People learn from experience. The richer our experiences, the more we can learn. In the artificial intelligence (AI) discipline known as deep learning, the same can be said for machines powered by AI hardware and software. The experiences through which machines can learn are defined by the data they acquire, and the quantity and quality of data determine how much they can learn.
Deep learning is a branch of machine learning. Unlike traditional machine learning algorithms, many of which have a finite capacity to learn no matter how much data they acquire, deep learning systems can improve their performance with access to more data: the machine version of more experience. After machines have gained enough experience through deep learning, they can be put to work for specific tasks such as driving a car, detecting weeds in a field of crops, detecting diseases, inspecting machinery to identify faults, and so on.
Deep learning networks learn by discovering intricate structures in the data they experience. By building computational models that are composed of multiple processing layers, the networks can create multiple levels of abstraction to represent the data.
For example, a deep learning model known as a convolutional neural network can be trained using large numbers (as in millions) of images, such as those containing cats. This type of neural network typically learns from the pixels contained in the images it acquires. It can classify groups of pixels that are representative of a cat’s features, with groups of features such as claws, ears, and eyes indicating the presence of a cat in an image.
Deep learning is fundamentally different from conventional machine learning. In this example, a domain expert would need to spend considerable time engineering a conventional machine learning system to detect the features that represent a cat. With deep learning, all that is needed is to supply the system with a very large number of cat images, and the system can autonomously learn the features that represent a cat.
For many tasks, such as computer vision, speech recognition, machine translation, and robotics, the performance of deep learning systems far exceeds that of conventional machine learning systems. This is not to say that building deep learning systems is relatively easy compared to conventional machine learning systems. Although feature recognition is autonomous in deep learning, thousands of hyperparameters (knobs) need to be tuned for a deep learning model to become effective.
We are living in a time of unprecedented opportunity, and deep learning technology can help us achieve new breakthroughs. Deep learning has been instrumental in the discovery of exoplanets and novel drugs and the detection of diseases and subatomic particles. It is fundamentally augmenting our understanding of biology, including genomics, proteomics, metabolomics, the immunome, and more.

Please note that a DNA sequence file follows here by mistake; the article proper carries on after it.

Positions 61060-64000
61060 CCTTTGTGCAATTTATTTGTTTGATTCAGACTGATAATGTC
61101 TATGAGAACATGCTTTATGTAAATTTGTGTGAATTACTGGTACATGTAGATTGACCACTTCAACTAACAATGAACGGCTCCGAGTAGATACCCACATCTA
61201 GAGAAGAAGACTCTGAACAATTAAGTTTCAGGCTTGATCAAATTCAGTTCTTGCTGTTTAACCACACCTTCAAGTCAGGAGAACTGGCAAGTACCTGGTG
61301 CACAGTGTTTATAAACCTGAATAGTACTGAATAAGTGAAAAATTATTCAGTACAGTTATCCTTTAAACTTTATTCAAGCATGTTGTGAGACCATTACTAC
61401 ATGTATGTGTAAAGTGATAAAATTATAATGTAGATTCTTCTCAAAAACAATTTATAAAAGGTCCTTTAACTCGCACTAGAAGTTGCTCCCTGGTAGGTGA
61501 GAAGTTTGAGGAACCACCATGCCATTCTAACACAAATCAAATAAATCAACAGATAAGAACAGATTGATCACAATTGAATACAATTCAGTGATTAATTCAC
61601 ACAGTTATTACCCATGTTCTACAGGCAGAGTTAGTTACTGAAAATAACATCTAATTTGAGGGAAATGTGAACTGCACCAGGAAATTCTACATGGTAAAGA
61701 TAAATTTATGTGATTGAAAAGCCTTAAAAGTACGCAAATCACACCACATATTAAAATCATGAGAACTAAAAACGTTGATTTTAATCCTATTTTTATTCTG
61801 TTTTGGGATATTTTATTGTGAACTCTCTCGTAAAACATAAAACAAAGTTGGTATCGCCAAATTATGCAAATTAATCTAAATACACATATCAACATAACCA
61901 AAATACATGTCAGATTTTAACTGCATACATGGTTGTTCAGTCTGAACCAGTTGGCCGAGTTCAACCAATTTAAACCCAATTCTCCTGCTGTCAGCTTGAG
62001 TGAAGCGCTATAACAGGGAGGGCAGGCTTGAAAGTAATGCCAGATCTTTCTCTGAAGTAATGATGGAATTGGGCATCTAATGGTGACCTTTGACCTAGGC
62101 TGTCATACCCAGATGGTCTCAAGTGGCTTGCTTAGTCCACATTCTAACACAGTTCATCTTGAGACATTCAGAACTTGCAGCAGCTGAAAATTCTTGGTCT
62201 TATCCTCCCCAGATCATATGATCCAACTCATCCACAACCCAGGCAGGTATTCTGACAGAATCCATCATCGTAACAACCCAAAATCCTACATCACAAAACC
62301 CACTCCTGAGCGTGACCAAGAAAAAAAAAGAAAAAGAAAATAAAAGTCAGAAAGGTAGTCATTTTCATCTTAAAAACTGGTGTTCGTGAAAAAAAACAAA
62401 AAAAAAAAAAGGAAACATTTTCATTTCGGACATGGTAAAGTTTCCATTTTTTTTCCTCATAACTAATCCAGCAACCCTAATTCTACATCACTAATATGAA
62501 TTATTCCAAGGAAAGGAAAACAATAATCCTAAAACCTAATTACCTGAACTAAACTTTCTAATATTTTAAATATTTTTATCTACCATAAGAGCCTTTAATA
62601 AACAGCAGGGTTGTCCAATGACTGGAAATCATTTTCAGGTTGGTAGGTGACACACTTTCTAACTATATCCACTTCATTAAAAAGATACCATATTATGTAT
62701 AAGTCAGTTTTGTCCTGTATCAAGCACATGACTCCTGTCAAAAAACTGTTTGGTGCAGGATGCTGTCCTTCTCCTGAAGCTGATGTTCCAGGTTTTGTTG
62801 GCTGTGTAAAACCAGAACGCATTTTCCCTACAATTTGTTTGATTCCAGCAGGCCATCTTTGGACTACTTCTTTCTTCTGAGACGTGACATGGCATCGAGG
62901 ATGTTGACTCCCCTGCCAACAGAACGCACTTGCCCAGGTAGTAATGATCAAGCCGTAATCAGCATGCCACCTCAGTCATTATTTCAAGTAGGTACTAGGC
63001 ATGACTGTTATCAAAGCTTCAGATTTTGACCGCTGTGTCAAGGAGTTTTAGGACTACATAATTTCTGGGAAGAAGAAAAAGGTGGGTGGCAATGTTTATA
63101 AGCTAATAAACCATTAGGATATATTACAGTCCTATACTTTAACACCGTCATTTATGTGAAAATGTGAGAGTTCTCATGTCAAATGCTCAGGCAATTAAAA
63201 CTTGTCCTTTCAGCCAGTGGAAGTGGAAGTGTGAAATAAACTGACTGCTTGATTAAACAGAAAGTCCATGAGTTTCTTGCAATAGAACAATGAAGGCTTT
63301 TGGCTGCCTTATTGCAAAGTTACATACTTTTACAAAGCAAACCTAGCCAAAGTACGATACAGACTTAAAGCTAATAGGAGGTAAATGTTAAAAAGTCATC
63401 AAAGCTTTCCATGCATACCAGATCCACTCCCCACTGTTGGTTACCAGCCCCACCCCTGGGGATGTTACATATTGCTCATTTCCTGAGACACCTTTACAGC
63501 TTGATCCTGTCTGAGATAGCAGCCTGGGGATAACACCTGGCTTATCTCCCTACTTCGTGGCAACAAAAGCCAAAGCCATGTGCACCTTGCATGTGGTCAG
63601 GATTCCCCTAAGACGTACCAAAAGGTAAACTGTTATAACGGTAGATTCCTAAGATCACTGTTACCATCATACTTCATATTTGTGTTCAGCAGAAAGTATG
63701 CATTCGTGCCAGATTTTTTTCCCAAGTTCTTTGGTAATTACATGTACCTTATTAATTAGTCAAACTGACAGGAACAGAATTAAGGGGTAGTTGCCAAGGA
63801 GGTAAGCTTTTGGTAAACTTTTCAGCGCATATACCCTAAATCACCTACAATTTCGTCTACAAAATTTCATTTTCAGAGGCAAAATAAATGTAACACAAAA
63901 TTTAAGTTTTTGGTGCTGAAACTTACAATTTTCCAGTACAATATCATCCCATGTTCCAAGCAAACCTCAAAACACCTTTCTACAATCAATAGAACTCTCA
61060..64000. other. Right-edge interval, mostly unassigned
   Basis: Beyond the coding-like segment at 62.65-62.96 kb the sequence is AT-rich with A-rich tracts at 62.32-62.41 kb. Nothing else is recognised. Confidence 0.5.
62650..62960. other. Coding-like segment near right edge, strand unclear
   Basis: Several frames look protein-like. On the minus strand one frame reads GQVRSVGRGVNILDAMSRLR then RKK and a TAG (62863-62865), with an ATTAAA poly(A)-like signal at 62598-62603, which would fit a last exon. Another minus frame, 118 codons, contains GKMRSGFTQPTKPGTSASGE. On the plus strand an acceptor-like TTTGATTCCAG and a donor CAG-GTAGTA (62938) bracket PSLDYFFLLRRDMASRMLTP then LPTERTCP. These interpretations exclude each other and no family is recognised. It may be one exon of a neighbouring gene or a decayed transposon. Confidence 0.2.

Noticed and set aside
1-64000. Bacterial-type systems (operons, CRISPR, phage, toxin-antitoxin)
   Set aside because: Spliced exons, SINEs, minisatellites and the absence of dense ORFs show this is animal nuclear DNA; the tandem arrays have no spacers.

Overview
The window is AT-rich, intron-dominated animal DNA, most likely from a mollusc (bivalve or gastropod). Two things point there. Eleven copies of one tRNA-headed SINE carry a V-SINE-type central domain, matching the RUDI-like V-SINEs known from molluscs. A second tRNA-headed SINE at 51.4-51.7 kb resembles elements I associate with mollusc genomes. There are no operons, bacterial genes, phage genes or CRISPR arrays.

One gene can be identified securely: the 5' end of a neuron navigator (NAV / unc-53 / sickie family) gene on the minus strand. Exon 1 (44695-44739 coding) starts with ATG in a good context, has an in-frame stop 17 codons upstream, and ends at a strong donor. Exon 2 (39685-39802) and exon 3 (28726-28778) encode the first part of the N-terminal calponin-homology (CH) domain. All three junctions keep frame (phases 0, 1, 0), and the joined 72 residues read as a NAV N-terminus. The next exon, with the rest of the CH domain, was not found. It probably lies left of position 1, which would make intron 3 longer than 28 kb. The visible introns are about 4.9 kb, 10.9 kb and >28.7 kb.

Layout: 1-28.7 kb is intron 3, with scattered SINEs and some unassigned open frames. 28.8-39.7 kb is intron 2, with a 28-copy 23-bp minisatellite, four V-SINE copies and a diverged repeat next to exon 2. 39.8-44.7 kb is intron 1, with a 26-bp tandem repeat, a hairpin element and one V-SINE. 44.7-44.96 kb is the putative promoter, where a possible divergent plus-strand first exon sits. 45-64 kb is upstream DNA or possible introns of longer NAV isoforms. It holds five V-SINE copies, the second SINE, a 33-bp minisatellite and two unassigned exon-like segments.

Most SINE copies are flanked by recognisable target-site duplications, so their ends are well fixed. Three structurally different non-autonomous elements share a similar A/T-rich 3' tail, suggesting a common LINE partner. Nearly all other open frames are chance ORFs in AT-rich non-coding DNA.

We are also living in a time in which we are faced with unrelenting challenges. Climate change threatens food production and could one day lead to wars over limited resources. The challenge of environmental change will be exacerbated by an ever-increasing human population, which is expected to reach nine billion by 2050. The scope and scale of these challenges require a new level of intelligence made possible by deep learning.
During the Cambrian explosion some 540 million years ago, vision emerged as a competitive advantage in animals and soon became a principal driver of evolution. Combined with the evolution of biological neural networks to process visual information, vision provided animals with a map of their surroundings and heightened their awareness of the external world.
Today, the combination of cameras as artificial eyes and neural networks that can process the visual information captured by those eyes is leading to an explosion in data-driven AI applications. Just as vision played a crucial role in the evolution of life on earth, deep learning and neural networks will enhance the capabilities of robots. Increasingly, they will be able to understand their environment, make autonomous decisions, collaborate with us, and augment our own capabilities.
Many of the recent developments in robotics have been driven by advances in AI and deep learning. For example, AI enables robots to sense and respond to their environment. This capability increases the range of functions they can perform, from navigating their way around warehouse floors to sorting and handling objects that are uneven, fragile, or jumbled together. Something as simple as picking up a strawberry is an easy task for humans, but it has been remarkably difficult for robots to perform. As AI progresses, that progress will enhance the capabilities of robots.